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Use of Public Facilities to Support or Oppose Ballot Propositions

This page provides an overview of the state law prohibiting the use of public facilities to support or oppose a ballot measure or an election campaign for public office by any local government official or employee in Washington State.



Overview

State law in RCW 42.17A.555 prohibits the use of facilities of a public office to support or oppose a ballot measure or an election campaign for public office. This prohibition was part of Initiative 276 adopted by the voters in 1972.

It is important for local government officials to be aware of what may and may not be done in regard to supporting or opposing a ballot proposition. These rules apply to all units of local government and their officials and employees, including counties, cities, towns, transit districts, port districts and other special districts.

The general prohibition against use of public facilities is very broad and comprehensive. The term "public facilities" is defined to include use of stationery, postage, equipment, use of employees during working hours, vehicles, office space, publications of the office, or lists of persons served by the local government.

This prohibition means that elective or appointive personnel of local governments may not work to support or oppose a ballot proposition during work time or allow public facilities to be used for that purpose.

Practice Tip: The Public Disclosure Commission (PDC) was created in 1972 to help interpret and enforce the laws that were a part of Initiative 276. The PDC is available to respond to questions concerning ballot measures and campaign issues and to provide informal opinions.

The PDC staff encourages local government officials to contact them with questions in advance of a proposed activity that may involve the use of public facilities in a ballot campaign. PDC contact information and additional information are available on the PDC website.


Allowable Activities

There are three specific exceptions to the broad prohibition on using public facilities to support or oppose a ballot proposition.

First, a local government legislative body, such as a city council or board of commissioners, may vote on a motion or resolution to express support or opposition to a ballot proposition if the following procedural steps are first taken:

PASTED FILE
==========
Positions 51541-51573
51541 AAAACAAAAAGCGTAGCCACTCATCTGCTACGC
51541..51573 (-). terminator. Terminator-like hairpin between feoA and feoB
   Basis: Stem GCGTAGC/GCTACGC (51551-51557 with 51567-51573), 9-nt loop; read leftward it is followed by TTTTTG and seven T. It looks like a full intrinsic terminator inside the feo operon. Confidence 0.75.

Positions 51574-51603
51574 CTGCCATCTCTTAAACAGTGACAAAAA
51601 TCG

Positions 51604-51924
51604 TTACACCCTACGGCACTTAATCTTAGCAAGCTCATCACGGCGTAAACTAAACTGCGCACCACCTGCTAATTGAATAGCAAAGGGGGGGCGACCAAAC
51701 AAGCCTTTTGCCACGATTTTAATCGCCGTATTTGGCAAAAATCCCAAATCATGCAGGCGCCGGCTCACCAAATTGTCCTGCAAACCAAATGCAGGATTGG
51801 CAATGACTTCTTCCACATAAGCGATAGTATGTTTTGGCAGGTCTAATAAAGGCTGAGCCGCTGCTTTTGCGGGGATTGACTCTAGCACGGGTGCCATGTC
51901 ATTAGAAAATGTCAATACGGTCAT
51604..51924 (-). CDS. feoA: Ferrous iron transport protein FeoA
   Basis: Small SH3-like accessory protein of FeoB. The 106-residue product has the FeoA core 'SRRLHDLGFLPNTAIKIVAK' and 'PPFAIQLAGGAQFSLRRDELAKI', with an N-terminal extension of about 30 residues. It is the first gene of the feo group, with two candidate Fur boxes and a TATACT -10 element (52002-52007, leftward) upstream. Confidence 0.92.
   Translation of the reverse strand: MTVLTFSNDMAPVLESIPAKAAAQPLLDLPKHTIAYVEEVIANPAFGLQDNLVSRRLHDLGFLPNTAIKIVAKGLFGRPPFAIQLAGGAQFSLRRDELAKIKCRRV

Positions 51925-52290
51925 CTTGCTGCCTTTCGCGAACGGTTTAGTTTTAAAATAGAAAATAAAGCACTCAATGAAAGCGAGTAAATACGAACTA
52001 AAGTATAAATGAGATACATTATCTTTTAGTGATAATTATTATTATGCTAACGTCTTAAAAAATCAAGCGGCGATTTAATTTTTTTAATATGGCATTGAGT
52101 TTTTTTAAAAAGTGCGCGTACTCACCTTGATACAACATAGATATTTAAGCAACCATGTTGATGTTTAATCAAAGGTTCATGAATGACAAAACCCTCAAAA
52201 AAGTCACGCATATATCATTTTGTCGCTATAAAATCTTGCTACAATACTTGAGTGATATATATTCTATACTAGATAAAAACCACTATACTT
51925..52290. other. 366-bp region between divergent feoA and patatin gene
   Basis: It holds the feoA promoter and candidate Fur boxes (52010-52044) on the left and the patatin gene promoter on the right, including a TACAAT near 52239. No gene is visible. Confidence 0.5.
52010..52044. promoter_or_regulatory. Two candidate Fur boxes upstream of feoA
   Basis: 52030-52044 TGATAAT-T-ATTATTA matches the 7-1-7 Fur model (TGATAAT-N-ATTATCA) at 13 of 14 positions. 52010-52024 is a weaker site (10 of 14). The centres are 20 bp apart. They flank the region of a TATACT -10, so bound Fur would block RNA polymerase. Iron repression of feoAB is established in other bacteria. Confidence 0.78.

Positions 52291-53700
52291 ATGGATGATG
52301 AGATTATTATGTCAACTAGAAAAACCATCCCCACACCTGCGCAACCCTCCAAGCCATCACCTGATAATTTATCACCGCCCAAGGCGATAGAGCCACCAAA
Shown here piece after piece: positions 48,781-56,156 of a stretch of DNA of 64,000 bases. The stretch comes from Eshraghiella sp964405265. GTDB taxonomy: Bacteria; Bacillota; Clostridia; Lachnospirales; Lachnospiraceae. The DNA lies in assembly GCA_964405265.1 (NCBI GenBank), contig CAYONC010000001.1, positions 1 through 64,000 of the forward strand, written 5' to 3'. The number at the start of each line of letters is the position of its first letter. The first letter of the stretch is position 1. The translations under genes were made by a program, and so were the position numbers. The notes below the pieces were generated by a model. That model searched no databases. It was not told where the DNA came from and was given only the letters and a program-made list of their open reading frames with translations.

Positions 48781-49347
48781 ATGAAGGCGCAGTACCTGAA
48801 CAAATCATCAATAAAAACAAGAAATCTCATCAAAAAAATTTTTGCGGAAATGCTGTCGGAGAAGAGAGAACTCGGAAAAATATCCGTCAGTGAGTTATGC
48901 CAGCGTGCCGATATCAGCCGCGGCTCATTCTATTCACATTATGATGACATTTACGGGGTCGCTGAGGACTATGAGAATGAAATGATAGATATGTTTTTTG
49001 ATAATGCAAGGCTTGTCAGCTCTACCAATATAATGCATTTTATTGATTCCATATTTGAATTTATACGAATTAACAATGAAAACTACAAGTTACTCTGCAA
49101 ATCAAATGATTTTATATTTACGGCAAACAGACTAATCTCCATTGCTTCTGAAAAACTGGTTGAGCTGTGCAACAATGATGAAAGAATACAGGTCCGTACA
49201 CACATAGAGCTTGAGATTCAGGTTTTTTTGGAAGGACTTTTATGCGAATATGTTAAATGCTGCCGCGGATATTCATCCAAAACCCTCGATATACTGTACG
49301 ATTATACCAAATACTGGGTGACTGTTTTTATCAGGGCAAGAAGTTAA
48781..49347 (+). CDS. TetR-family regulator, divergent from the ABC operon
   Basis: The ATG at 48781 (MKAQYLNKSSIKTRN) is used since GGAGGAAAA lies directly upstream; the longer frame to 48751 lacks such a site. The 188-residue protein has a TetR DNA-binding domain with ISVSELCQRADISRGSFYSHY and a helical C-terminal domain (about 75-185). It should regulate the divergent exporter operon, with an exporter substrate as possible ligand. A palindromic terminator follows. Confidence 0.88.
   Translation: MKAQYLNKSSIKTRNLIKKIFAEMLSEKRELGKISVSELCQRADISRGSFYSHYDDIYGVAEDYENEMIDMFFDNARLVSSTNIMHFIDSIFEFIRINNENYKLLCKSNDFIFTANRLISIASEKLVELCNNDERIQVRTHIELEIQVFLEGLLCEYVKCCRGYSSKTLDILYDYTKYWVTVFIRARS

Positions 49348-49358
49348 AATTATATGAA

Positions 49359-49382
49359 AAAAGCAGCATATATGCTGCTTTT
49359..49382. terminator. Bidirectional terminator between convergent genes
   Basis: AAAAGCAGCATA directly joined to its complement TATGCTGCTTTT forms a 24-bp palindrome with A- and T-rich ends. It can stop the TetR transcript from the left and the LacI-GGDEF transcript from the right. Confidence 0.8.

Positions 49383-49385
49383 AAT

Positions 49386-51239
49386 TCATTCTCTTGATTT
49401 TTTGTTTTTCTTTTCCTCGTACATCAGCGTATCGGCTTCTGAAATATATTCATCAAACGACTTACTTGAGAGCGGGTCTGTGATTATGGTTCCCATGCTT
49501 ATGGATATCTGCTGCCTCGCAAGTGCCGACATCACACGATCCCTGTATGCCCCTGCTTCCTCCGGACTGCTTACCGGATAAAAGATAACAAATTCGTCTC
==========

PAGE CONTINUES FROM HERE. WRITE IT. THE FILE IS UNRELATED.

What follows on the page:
• The notice for the meeting must include the title and number of the ballot proposition, and
  • Members of the legislative body or members of the public must be allowed an approximately equal opportunity to express an opposing view.

The second exception allows an elected official to make a statement at an open press conference in support or opposition to a ballot proposition or in response to a specific inquiry.

The third exception is somewhat broader and allows activities which are part of the normal and regular conduct of the local government. Under this exception, a local government could prepare an objective and neutral presentation of facts concerning a ballot measure. For example, details could be provided to citizens concerning the financial impact of an initiative on the local government, such as how revenues would be affected by its passage. Care must be taken that this information be presented in a fair, objective manner.

Many local governments also allow use of their meeting room facilities on a nondiscriminatory, equal access basis to the public, usually for a rental fee. If this is the case, then it would be allowable to hold a public forum for citizens with pro and con representatives discussing an initiative in a public meeting hall.

Practice Tip: RCW 42.17A.555 does not restrict the right of local government officials and employees to express their own personal views supporting or opposing a ballot proposition, so long as that expression does not involve using public facilities (see WAC 390-05-271).

This means that elected officials and staff may campaign on their own time, using their own supplies and equipment, for or against a ballot proposition by preparing brochures, mailings, doorbelling, and other such activities.

Local employees and officials may also write letters to the editor expressing their personal views, and they may even identify their position with the local government. However, there should be no implication in the letter that the writer is expressing an official position on behalf of the local government.


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Last Modified: April 02, 2021